Evans shared her learnings from running a business remotely for the last two decades. Her greatest piece of advice? “Slowing down communication is a good way of coping.” She says that her team work almost exclusively on email, allowing people the space to reply as and when they need to. As she says, “life happens,” and, if something is urgent, they simply pick up the phone.

For Abbassi, “teams need to be better at communication and respecting boundaries.” Whilst this is essential within an office, it has become even more so as the world of work has moved almost exclusively online, at least for the advertising and communications industry. Abbassi feels grateful for the time this lockdown has gifted her, likening it to her time at university, which gave her space, much like this, to “reflect and research.”

Evans also believes that nothing good ever comes from a brainstorm; she wants to see them got rid of. Instead of scheduling in two-hour brainstorms every other day, she says she’s an “advocate for giving people who know how to solve problems the space to.”

You only have enough energy for today, not for tomorrow. So, deal with today’s problems today and tomorrow’s tomorrow.

Vikki Ross

Be kind to yourself, and to those around you

Ross talked about the movement she started the #copywritersunite movement on Twitter, through which she aims to support the copy writing community by sharing jobs, work and ideas across her own platform. Ross says, “I wanted to use my voice to draw attention to other people;” something that she is continuing to do during the pandemic.

Evans believes that now is the “time for everyone to step up, particularly leaders.” This means providing the appropriate support for staff, particularly emotionally. It also extends more broadly to a community of businesses because, as she adds, “some of us are going to do well out of this so we need to share that with others.”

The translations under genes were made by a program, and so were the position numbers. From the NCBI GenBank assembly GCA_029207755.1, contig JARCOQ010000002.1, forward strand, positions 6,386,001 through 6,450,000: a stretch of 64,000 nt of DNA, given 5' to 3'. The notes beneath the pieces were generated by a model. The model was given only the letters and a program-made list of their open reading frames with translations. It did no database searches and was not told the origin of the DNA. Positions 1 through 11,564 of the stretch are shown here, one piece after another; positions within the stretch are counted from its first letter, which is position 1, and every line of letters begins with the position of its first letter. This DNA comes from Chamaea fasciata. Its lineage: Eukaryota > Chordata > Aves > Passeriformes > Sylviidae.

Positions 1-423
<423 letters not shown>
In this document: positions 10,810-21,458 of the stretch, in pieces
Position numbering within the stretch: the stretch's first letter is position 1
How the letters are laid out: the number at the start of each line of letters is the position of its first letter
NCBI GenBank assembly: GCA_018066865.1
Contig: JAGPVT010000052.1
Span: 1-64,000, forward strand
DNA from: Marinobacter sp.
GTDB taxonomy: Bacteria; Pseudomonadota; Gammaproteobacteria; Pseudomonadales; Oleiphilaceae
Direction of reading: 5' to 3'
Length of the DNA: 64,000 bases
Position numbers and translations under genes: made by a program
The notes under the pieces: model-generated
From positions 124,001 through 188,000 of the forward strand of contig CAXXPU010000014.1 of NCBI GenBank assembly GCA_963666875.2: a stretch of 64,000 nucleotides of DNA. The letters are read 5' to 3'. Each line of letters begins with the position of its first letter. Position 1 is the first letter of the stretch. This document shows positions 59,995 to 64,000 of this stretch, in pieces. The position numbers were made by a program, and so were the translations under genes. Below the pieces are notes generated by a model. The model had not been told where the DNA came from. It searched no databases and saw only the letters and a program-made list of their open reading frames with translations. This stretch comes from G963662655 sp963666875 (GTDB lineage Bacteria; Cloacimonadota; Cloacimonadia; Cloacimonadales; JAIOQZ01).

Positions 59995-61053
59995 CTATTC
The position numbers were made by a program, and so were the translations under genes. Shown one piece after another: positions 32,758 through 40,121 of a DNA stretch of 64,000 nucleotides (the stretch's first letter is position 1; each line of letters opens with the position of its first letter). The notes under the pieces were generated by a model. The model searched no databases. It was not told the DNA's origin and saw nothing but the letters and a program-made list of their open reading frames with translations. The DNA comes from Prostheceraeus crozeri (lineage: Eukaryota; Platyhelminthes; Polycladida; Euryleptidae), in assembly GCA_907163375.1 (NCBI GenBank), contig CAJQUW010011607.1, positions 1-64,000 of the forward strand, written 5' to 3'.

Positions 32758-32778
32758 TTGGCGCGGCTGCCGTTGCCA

Evans is also an advocate for being kind to yourself, inviting people to “use this time to look at the future you want to create for yourself.” Abbassi echoed this sentiment when she spoke about feeling the need to step away from agency life into a consultant role: “This is a huge period of reflection for me.”

Make the world of work more inclusive

Evans revealed that her workforce is made up of women over the age of 45, typically those who are often frozen out of the advertising industry. For Evans, she believes that “our wisdom, experience and cool heads are going to be needed more than ever.”

She also highlighted the opportunity that this shift to remote working, particularly to hosting remote events, will create for the disabled community, so long shut out of industry events due to a lack of forward planning or inclusive venues.

Kemp believes that employers have a responsibility to “keep diversity in mind, particularly when it comes to the gender pay gap.” The panel discussed how, while some individuals will still be sticking to the traditional familial roles, others will diversify, and will, says Evans, hopefully “come back into the office with a greater respect for how things are run at home.”

Protect your mental health

Every panel member spoke about the importance of protecting their own mental health, something they advised attendees to take serious steps towards safeguarding. For Ross, that fundamentally comes down to being careful with social media; “come off social media or curate your feed so it suits you,” she advises. She shared a quote from a friend about using your energy wisely: “You only have enough energy for today, not for tomorrow. So, deal with today’s problems today and tomorrow’s tomorrow.”

For Evans, this starts with gratitude; focus on what you’ve got and remember that “we’re all allowed to melt down every now and again.” Evans’ advice is simple: “We have an opportunity to build what we want out of this and to use our voice to ask for what we want.”